2. Eric,

    Don’t hold your breath for a new ICE STi – according to Subaru:

    “If we designed [a new STI] now, it would have a very limited shelf life…The regulations are changing so quickly that it kind of wouldn’t make any sense.”

    -Subaru Director of Corporate Communications Dominick Infante

    • Hi Mike,

      I have heard this, too. Tragic. But truth. It is extremely tough to get any new high-performance car to market without massive expense – at which point, it becomes an exotic. And at that point, few can afford it. So why build what you can’t sell enough of to make it worth it?

  3. I loved my 2002 WRX. Lots of pickup, goes in the rain and snow, and cheap, too.

    Only trouble is, there wasn’t much in the way of cargo and passenger space, and I had to use premium gasoline.

    I bought a 2003 and later a 2012 Outback thanks to my experiences with my WRX. I’m probably one of only a dozen socially straight edge Libertarians who drives one!

    • I still have my semi-retired, 2006 WRX (hatch back). It has 235,000 miles on it, and replaced the original clutch at 219,00 miles. It handled very well during the long, cold, dark Winters, between the blizzack tires, all-wheel drive, and the standard transmission. I plan on keeping it as a back-up, as God only knows how my new (automatic trans) car will be, or how long it will last. Albeit, Eric here had a good review for it.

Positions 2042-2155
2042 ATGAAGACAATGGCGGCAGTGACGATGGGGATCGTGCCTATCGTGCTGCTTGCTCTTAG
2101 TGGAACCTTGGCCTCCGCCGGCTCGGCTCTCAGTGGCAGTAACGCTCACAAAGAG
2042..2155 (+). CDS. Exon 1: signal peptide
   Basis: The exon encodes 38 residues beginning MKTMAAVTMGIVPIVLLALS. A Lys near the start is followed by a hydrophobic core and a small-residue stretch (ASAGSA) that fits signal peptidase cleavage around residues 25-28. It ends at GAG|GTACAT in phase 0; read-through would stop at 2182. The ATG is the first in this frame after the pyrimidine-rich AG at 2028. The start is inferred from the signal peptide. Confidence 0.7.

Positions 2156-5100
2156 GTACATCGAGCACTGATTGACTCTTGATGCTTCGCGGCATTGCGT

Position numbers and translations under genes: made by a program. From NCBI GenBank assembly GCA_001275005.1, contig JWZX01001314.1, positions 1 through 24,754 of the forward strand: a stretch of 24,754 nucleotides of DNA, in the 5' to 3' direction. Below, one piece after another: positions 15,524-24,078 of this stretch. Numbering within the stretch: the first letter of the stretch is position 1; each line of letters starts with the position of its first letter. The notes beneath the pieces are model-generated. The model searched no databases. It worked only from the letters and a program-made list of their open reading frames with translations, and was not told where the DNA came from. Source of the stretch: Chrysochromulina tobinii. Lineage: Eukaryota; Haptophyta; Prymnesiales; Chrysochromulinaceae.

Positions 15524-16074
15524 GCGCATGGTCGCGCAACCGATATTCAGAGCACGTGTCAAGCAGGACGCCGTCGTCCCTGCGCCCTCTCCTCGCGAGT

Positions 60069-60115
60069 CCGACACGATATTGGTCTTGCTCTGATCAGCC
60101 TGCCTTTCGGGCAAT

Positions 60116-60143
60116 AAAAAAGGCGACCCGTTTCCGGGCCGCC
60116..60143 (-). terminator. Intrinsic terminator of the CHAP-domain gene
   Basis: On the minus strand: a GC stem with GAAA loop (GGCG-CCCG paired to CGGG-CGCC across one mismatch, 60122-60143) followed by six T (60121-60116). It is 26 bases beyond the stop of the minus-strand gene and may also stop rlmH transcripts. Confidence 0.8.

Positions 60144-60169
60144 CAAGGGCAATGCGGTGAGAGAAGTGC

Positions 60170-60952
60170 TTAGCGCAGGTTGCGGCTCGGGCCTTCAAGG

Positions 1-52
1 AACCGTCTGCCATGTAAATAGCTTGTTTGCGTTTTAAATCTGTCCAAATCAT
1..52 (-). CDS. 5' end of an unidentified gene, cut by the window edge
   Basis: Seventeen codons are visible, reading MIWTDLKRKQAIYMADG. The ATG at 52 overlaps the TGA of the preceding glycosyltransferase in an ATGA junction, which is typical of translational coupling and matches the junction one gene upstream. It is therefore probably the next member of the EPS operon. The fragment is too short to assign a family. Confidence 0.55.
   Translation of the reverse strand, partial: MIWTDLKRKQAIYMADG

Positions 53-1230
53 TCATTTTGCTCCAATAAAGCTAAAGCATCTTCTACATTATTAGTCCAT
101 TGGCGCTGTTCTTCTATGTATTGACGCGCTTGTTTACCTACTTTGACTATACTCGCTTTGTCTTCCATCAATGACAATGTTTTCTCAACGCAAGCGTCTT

4. Incorrect Mark, the body on frame had nothing to do with the changeover. Frame cars are notoriously less rigid and strong than a unitized construction. Just the twisting alone causes a massive loss of steering performance under any conditions. A unitized construction car with an added cage is much better in performance overall. Notice that all of the high end brands which can outperform race cars of roughly a decade earlier are all unitized construction.

    The body on frame was the skateboard of its day, not unlike the BS they are trying to pull now with an electric base and just change the body. It was a mundane, unsophisticated engineering of a drive platform, only worse in most cases as the American mentality of the solid rear axle prevailed. Look at most frames and one will see severe narrowing at the tunnel section. This is horrible in terms of rigidity and even safety. This setup merely allowed crummy bodies to be placed on a rolling chassis making design easy and easy to change and share up and down a bunch of lines. It is also much cheaper to produce the entire car and requires a lot less sophisticated manufacturing skill. Very few frame cars were ever strong, and showed themselves to crush in all collisions much more than even same year unitized offerings.

    The reason for standardizing the race car with the tubular structure was to make racing very low risk for the drivers and permit higher speeds safely. A truly stock car is going to have hard safety limits. It was never designed to crash at racing speeds. The sport lost its tolerance for death and injury of drivers. Funny how the safety cult worked its way into there too. The professional drivers and their sponsors demanded this and other things which made the sport seem more contrived, similar across car brands and that wonderful description: “fake”. In all fairness, now it is much more about driver skill than the car, much like an Olympic event where the equipment is standardized in many regards allowing only specific individual modifications and tuning.